Education and Skills

Fixing gender gaps means everyone will benefit from a more equal society

A woman holds her beer mug next to a man wearing a hat with Germany's national colours at Argentina's Oktoberfest, the national beer festival, in Villa General Belgrano, Argentina, October 9, 2016. REUTERS/Marcos Brindicci - S1BEUGCTUYAA

Image: REUTERS/Marcos Brindicci

Kyle Murray
Teaching Fellow in Public Law and Human Rights & PhD Candidate,, Durham University
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The UK is in the middle of a conversation about the gender pay gap. And rightly so. No matter how you look at it, the average 9.7% difference between the collective earnings of men and women suggests a structural disadvantage to women.

Yet the pay gap lays bare another issue that’s not talked about so often – the way society currently addresses issues that have a negative impact on men.

One recent example was coverage of the new-found “gender commute gap”, which found that women’s journeys to work each day take significantly less time than men’s – often 15 minutes for women, compared with over an hour for men.

Coverage of this was almost exclusively that it was a disadvantage to women, and was linked to gendered expectations, with unequal divisions of childcare responsibilities constraining women to work closer to home. In turn, this could be contributing to the gender pay gap, although as the Institute for Fiscal Studies noted any such link is yet to be established.

But there was little discussion of the concerning implications this gender commuting gap holds for men. With each extra minute of travel, the mental well-being of the commuter decreases, according to a 2014 report on commuting by the Office for National Statistics. The difference in well-being was most stark between commutes of around an hour, and those of 15 minutes or less – neatly overlapping with the difference in travel times between men and women. Add to this less free time to devote to family responsibilities and there is a clear negative impact on men of their longer commutes.

Benefits to fathers of paternity leave

This is symptomatic of a wider problem with how we talk about equality in society. In a report, published earlier this year, MPs on the Women and Equalities Committee recommended an overhaul of paternity leave after statistics suggested that as few as 1% of UK fathers are taking what leave they are entitled to. This is in spite of significant numbers wanting to take a more active role.

This discrepancy is due to a range of factors, including fathers being unable to afford leave, and stereotypes and workplace attitudes which make men unable, or uncomfortable to ask for it. Fathers report similar marginalisation and belittling in other activities they do as parents – including at schools, nurseries and healthcare services. Almost as though to prove the point, the committee’s report itself slips into referring to fathers as “second parents”.

This means that men are currently missing out. Research shows that there are a range of benefits of fathers taking on greater childcare responsibilities: beyond the obvious benefits to child development, it can also improve the mental health and fulfilment of men. This has a knock-on impact on men’s physical health. Involved fathers are less likely to suffer from accidental or premature death, hospital admissions, and substance abuse.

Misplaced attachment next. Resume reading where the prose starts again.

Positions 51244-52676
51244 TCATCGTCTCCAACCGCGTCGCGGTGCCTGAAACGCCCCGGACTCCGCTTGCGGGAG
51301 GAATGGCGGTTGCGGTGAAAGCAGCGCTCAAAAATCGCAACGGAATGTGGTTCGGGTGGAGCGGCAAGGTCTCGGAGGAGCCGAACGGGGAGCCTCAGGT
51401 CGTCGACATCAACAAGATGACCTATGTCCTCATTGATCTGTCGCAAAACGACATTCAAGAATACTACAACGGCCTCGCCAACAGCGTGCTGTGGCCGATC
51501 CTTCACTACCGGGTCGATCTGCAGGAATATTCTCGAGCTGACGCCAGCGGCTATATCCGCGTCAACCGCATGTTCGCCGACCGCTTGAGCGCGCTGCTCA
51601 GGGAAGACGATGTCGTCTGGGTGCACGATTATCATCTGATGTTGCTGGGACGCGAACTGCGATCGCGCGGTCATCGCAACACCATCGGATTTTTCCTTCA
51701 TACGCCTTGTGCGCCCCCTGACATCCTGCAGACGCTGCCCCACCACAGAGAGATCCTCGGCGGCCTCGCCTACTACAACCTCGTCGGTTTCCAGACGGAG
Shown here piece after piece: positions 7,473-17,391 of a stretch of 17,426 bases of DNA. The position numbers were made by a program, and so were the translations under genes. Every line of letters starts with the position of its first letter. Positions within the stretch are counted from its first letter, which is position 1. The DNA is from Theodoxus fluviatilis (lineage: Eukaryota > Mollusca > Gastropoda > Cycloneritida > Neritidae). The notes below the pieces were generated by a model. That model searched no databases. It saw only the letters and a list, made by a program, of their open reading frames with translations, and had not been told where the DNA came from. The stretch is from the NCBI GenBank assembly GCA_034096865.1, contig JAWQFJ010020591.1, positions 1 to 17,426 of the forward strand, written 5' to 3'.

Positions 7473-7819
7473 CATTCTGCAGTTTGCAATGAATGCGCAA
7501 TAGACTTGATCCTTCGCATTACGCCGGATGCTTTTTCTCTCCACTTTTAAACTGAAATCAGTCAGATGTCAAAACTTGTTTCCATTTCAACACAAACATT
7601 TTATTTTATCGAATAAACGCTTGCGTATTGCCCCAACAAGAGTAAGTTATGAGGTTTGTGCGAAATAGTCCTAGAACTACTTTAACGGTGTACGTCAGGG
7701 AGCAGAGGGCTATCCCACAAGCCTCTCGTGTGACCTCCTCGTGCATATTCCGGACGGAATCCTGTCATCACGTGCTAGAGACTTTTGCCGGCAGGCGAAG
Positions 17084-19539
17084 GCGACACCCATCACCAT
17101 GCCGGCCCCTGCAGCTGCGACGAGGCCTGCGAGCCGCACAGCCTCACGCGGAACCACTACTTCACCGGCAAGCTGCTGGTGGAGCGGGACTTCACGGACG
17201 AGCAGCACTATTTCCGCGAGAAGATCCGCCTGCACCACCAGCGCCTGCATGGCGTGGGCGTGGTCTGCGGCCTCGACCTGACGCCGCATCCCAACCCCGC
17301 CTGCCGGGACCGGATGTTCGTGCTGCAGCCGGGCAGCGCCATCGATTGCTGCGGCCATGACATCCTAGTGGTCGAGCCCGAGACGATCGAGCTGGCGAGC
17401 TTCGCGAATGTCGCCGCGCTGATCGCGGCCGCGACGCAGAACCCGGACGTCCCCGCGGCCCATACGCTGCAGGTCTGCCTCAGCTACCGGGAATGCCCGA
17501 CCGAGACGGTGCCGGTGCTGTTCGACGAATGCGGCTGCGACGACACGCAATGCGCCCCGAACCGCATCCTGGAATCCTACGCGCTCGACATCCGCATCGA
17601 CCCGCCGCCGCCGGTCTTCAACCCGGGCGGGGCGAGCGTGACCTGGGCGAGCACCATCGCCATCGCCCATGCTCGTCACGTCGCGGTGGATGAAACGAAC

Yet while more active involvement improves the well-being of fathers and children, this important research is largely ignored when making the case for tackling the low uptake of paternity leave.

Instead, the overwhelming argument is that issues around paternity leave should be tackled to solve the gender pay gap. This was the reason the committee report was even commissioned at all.

To be sure, if addressing the paternity leave issue can help solve the gender pay gap, then that’s a reason to act. But it’s surely not the only, nor even the main, reason why we should care about the low take up of paternity leave.

As I’ve argued elsewhere, it’s harmful to treat paternity leave as merely a pathway to gender pay parity, rather than a goal in itself. It not only belittles the disadvantages faced by fathers, but also risks limiting the effectiveness of whatever measures are taken to resolve difficulties within parental leave. And that doesn’t help anyone.

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How we talk about equality

There are a number of challenges facing men and boys today. These range from the disproportionately high rate of male suicide, to acute under-reporting and stigma surrounding male victims of sexual assault, as well as mental illness. But when attention is devoted to addressing these challenges, it’s often seen merely as a way to enhance the rights of women.

The question “what about the men?” is vital, we’re often told – in the media, and by equality campaigners – because “we want to protect women and girls”. It’s vital, we’re told, because the challenges facing men impact women in many ways, such as the weight that men’s mental health struggles put on women, for example as carers “responsible” for “patching men up”. This is not just a matter of rhetoric: there are real consequences for society, and particularly for men.

It’s positive that women and wider society will benefit from tackling problems faced by men. But we also need to tackle these issues – and the outdated attitudes and stereotypes about men’s role at work and at home – because of the harm this does to men and to their well-being. This is a valuable pursuit in itself. Not framing it as such leaves a potentially harmful gap in the way society talks and acts on gender equality.

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Education and SkillsEquity, Diversity and Inclusion
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